PC Avionics: Can’t See Outside? You Can Now.

“Yes, you could call it synthetic vision,” PC Avionics’ Todd Sprague told AVweb as he described features of his company’s new MountainScope software package that will be on display at AirVenture 2003. The software mates highly detailed topographic information with a GPS receiver and will display a virtual “Windshield View” of the world outside, independent of little complications like 1/4-mile real-world visibility. “It currently shows obstacles and runways in the 3D view,” Sprague said. Those obstacles include both man-made and natural impediments like, say, radio towers and mountains. Better still, the software uses color coding based on the aircraft’s GPS-obtained altitude to let the pilot know which objects present a threat … don’t try to fly over the tower if it’s red. Currently, the “Windshield View” feature is reserved for those who will fly with their laptops or the new computer “tablets,” but the overhead view is also color-coded and available to a range of Pocket PCs — products offered by the likes of Compaq/HP, Toshiba and Dell. Depending on your choice of hardware, a complete package with a range of GPS functions plus the MountainScope software can run you less than $1000. Even if you don’t think you want one, the innovations offered by this company are eye-opening and worth seeing online, but especially at the show. Look for PC Avionics online, or better still at booth 2152.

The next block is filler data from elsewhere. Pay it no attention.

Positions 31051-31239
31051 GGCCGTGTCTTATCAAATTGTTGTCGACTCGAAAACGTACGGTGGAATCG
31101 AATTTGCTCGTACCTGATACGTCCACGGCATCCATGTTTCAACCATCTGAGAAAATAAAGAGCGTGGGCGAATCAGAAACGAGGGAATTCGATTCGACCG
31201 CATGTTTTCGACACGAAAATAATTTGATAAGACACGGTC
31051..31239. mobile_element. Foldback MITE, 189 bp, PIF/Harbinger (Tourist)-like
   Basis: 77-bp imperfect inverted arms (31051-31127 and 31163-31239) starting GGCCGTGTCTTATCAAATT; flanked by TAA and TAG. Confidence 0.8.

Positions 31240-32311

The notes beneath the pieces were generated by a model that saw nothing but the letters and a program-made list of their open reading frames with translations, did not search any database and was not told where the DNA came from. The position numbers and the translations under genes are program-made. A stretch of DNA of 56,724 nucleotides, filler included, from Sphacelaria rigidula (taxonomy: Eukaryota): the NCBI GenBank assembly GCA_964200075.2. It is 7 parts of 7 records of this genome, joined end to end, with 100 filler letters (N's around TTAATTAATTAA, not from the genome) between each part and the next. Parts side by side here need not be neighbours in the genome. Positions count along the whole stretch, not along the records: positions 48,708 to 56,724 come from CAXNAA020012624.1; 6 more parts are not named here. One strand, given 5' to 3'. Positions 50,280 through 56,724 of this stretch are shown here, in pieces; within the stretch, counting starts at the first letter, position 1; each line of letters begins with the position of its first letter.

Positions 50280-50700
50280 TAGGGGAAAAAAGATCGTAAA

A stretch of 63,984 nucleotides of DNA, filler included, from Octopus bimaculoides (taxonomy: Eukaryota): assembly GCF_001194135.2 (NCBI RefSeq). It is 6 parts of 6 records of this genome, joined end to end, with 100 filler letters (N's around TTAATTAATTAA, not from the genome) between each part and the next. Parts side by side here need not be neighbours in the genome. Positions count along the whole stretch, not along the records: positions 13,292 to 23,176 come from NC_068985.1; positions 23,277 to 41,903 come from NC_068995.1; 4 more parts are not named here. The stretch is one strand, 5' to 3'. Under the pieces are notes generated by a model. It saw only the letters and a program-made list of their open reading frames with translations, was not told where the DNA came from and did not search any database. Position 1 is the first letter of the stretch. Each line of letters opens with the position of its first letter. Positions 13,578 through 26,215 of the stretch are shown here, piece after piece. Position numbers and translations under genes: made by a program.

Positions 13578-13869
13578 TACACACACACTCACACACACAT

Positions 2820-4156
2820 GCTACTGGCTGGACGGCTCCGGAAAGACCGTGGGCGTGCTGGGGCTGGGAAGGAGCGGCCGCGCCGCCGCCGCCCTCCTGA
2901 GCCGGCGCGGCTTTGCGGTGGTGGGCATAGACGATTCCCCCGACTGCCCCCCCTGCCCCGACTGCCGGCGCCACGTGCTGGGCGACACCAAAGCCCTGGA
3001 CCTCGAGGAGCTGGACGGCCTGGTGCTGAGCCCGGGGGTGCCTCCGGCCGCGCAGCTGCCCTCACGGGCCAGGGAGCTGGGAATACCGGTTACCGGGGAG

LightSPEED: Can You Hear Me Now?

The most popular ANR headsets in the world are made by LightSPEED Aviation. It may be the quiet … it may be the comfort … it might have something to do with their trade-up program. Current LightSPEED 20XL owners can have a brand-new Twenty 3G for their old headset plus $200 … the price of a decent passive noise-reduction headset (similar deals are offered for other models). New features of the Twenty 3G include cellphone interface, music input, side-tone EQ, and more comfort. It retains the old 50 hours of operation on two AAs and the eminently practical automatic shut-off. LightSPEED’s booth 2023, 2024 will have details, headsets and pre-recorded airplane noise. Because sometimes seeing isn’t believing … but hearing is.